A new year has unfolded, and freed from the ugly consumerism of Christmas, I have been contemplating more on my fractured philosophy of art and life, trying to resolve an anxiety with the direction my work is taking (I am not a post-modern political artist) and a desire to do and see things a certain way. How heartened I was (and enlightened) to have discovered Wabi-Sabi, an acceptance or appeciation of things imperfect, impermanent, incomplete, modest, humble and unconventional.
According to Leonard Koren in Wabi-Sabi: for Artists, Designers, Poets and Philosophers, Wabi-Sabi:
exists in the inconspicuous and overlooked details, the minor and the hidden, the tentative and the ephemeral: things so subtle and evanescent they are invisible to vulgar eyes…. rich in raw texture and rough tactile sensation. Their craftsmanship may be impossible to discern…. the suggestion of a natural process, irregular, intimate, unpretentious, earthy, murky, simple….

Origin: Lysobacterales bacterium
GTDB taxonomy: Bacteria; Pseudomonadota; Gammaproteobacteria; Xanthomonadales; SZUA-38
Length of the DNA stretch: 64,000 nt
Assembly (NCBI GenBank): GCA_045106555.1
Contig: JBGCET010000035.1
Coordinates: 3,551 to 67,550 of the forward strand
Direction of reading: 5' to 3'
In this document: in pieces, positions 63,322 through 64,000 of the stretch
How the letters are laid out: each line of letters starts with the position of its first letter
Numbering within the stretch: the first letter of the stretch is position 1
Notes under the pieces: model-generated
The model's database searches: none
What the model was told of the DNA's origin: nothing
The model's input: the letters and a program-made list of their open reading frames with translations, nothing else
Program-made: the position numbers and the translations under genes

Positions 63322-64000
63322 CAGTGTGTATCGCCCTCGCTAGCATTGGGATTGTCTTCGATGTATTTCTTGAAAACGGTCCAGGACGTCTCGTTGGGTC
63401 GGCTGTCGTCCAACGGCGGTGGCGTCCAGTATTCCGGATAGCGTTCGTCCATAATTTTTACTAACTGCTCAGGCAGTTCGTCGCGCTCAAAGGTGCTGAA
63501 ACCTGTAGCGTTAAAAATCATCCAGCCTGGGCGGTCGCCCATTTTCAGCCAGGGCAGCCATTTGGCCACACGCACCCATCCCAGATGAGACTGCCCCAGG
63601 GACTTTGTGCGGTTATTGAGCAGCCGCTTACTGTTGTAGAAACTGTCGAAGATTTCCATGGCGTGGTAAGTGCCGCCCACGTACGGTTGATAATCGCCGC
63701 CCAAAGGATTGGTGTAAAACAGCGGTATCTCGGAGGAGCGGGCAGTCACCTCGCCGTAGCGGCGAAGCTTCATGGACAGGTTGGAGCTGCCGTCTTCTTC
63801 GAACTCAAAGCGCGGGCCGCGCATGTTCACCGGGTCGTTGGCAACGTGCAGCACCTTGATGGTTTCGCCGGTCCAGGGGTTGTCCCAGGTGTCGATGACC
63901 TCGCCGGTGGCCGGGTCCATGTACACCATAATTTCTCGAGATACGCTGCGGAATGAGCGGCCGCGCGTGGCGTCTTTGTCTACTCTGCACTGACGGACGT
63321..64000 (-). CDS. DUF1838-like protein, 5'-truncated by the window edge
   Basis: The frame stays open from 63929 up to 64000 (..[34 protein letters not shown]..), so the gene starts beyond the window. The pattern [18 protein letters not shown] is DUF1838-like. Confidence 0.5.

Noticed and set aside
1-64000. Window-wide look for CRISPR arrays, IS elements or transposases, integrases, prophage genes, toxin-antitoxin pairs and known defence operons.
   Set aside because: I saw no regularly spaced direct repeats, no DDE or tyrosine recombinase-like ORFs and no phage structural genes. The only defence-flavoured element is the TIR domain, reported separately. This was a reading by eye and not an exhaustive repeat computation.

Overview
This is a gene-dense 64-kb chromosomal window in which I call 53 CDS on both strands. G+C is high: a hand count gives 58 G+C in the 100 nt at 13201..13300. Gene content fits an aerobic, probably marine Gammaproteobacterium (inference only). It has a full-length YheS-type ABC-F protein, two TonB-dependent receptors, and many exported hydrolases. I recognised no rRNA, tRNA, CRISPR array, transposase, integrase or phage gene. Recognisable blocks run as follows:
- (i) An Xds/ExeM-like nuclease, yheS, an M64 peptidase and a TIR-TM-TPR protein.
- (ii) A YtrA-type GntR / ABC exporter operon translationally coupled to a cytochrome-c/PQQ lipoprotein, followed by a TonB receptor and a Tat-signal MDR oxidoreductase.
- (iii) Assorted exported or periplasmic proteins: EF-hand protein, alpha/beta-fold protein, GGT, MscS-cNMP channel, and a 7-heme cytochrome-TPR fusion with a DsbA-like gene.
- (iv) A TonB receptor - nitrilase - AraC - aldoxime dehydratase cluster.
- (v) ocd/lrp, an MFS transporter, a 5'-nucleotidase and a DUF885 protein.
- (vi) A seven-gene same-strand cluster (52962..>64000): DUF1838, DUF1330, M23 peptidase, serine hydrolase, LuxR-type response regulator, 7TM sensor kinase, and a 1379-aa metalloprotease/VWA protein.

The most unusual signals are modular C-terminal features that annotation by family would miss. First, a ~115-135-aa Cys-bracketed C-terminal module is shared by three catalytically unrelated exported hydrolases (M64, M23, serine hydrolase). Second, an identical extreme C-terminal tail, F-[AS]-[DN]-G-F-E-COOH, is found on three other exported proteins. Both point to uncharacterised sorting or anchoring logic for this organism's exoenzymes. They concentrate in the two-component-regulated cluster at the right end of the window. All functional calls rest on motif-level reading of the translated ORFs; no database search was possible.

Wabi Sabi seems to have its philosophical roots in Shintoism and Zen Buddhism, Wabi denoting a separateness from mainstream sociey, and Sabi, an aesthetic appreciation of things devoid of ostentation, pretension or artifice. There is a good article on this at The Hermitary.
I feel a strong connection with the organic, subtle, ambiguous and elusive nature of Wabi Sabi (even the Japanese cannot rationalise it); the rough edges, aged patinas, the appreciation of weathered forms and base materials. It is the perfect antidote to the outwardly westernised synthesis of perfection we succumb to daily – it speaks more softly, discreetly, unassuming, a visual poetic language uncluttered by modern technological thinking…
Decaying Sunflower January 2008
Although I didn’t go looking for Wabi Sabi, I think that this most gentle of philosophical aesthetics has found a new philosophy in me…